Ride of my life: Sir Anthony Austin

  • Sir Anthony Austin recalls his ride on The Doctor

    The Doctor got his name because he was wonderful at calming the nerves. He never refused one of the huge blackthorn hedges in the Blackmore and Sparkford Vale country and he only fell once in the 10 years he hunted hounds.

    Everybody knewand admired him, including four Olympic eventers and the Price of Wales, who hunted him in 1979. He had the most remarkable physique and tremendous power. All I needed to do was give him a nudge and he pulled away like a motorbike.

    The Doctor always remained nervous when handled from the ground and it too four or five of us to catch him. He was never a horse for petting and remained frustratingly aloof all his life, never showing any affection to anybody – just a desire to do his job.

    One particularly memorable day was when we met at Inwood, Count de Pelet’s estate. It turned into one of those hunts of a lifetime.

    Soon after the meet, a strong fox left one of the coverts on Inwood, leading us across the country towards Pulham and then across its infamous vale. Those blackthorn hedges – ditches front and back – kept coming at us and all required courage and a dash of insanity.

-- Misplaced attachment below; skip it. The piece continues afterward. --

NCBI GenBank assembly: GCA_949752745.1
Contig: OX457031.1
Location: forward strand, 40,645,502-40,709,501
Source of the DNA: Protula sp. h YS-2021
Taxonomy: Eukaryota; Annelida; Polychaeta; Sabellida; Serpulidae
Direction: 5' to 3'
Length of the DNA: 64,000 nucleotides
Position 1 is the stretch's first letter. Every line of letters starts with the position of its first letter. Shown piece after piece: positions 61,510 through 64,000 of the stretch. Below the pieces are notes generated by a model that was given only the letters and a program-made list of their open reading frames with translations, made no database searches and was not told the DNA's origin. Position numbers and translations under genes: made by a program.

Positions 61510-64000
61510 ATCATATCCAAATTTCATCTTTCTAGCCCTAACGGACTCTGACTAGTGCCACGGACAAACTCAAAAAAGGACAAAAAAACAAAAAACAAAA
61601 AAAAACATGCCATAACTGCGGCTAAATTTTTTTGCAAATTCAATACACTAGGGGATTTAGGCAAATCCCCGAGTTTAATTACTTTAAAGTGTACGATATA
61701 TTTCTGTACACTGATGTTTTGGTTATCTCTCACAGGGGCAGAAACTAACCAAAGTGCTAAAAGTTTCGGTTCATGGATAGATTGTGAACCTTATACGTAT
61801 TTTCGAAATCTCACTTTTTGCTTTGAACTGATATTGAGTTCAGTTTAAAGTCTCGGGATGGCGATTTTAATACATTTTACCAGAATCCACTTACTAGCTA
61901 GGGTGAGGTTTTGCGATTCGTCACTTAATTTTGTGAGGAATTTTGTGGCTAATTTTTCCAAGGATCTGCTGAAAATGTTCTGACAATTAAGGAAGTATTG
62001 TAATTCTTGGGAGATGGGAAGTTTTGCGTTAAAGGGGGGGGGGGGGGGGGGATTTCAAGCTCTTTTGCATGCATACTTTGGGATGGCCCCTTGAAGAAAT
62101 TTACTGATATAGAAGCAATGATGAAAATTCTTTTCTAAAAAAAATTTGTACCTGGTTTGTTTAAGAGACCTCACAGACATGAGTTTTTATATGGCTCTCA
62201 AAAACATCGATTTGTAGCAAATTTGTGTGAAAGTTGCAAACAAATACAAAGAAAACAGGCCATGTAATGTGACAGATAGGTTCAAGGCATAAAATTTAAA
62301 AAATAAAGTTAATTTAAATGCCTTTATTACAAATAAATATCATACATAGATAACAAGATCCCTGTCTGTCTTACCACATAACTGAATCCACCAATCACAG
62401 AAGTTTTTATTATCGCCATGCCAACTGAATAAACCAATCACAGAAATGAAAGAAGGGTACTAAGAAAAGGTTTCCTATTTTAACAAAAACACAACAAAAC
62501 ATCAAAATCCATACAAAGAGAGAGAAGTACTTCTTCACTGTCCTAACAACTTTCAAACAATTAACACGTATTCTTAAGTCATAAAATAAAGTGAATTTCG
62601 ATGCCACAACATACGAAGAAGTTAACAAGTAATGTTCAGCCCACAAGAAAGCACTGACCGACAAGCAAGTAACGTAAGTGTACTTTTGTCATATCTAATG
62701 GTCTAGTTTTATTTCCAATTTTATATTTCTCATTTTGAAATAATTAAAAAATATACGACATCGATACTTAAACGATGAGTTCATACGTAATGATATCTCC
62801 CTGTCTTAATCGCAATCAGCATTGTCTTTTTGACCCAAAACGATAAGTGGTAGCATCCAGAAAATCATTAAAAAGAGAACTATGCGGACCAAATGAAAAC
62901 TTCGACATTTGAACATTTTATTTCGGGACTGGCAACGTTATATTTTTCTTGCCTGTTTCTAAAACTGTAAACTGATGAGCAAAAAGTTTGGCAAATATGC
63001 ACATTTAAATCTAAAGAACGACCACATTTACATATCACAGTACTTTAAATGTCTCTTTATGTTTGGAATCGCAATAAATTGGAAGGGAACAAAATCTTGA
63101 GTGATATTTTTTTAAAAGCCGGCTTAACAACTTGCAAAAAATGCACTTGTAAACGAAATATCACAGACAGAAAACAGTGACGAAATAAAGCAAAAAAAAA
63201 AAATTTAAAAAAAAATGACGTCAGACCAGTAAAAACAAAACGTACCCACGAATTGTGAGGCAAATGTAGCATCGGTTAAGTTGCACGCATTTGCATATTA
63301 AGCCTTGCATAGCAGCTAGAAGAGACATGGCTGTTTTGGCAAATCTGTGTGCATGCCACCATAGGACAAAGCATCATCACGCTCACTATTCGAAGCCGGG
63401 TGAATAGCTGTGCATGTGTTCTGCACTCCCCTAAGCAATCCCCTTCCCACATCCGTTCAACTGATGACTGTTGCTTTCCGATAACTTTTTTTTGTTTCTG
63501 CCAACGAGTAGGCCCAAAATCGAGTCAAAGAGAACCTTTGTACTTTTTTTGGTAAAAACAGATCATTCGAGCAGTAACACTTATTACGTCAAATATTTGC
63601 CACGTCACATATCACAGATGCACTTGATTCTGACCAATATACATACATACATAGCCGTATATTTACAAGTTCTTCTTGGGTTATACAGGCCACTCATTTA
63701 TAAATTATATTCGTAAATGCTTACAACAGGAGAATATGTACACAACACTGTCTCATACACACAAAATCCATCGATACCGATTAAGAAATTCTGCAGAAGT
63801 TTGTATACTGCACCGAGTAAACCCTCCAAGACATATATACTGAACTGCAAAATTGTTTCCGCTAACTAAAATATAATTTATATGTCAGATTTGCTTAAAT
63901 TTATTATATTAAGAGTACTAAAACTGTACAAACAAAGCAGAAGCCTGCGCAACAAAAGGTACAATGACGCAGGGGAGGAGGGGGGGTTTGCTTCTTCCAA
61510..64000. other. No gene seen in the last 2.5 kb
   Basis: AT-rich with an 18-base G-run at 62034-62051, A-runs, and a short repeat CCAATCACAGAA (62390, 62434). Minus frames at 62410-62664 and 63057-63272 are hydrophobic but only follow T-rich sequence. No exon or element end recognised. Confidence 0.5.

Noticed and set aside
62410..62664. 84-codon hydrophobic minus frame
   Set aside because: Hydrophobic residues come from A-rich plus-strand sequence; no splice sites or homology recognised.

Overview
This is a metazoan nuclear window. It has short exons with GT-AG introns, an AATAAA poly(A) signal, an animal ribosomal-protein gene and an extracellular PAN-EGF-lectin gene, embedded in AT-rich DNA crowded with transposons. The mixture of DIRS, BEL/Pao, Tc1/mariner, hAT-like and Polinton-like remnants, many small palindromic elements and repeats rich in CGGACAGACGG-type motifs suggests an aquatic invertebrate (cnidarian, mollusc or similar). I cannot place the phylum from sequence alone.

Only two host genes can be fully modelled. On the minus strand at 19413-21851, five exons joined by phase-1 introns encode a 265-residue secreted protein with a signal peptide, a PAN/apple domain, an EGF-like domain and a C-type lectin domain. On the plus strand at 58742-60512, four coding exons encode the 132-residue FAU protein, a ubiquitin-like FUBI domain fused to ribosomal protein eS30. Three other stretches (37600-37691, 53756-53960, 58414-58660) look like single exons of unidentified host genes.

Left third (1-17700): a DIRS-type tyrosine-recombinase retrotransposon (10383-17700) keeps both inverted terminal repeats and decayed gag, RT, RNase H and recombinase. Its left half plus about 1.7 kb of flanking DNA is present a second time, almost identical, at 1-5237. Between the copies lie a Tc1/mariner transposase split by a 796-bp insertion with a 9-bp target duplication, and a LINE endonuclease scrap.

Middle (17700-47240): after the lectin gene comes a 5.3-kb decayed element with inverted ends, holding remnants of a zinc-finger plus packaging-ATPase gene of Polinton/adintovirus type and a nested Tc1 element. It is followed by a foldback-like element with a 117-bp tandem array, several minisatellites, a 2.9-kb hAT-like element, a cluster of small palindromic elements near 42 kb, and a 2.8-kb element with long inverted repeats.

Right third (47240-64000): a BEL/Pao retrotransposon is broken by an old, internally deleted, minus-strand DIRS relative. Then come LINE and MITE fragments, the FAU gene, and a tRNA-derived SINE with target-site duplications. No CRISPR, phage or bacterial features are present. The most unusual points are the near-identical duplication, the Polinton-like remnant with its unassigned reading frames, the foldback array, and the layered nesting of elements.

Towards the end of the day, we were drawn up sharp by a fence that would make Badminton look like a novice event. Even though these people were known to jump places they couldn’t see over, there was a feeling of defeat and some started to look around for a gate.

    Someone turned to me and demanded: ‘Go on, you have a go first – you’re on the best horse.’

    So we did, although nobody saw us land, and we went on to catch our fox as dusk was settling. We owe that hunt to The Doctor.

    When my father retired from hunting hounds in 1984, nearly all the other horses were sold on, but not The Doctor. He came to Devon and enjoyed many days until he died of a heart attack.

    He is now buried under an oak tree in the front paddock, but is immortalised in two paintings by John King.

    Don’t miss this week’s Horse & Hound (16 May) where endurance rider Jill Thomas talks about her “ride of a lifetime” at the 1993 European Championships on Egyptian Khalifa.

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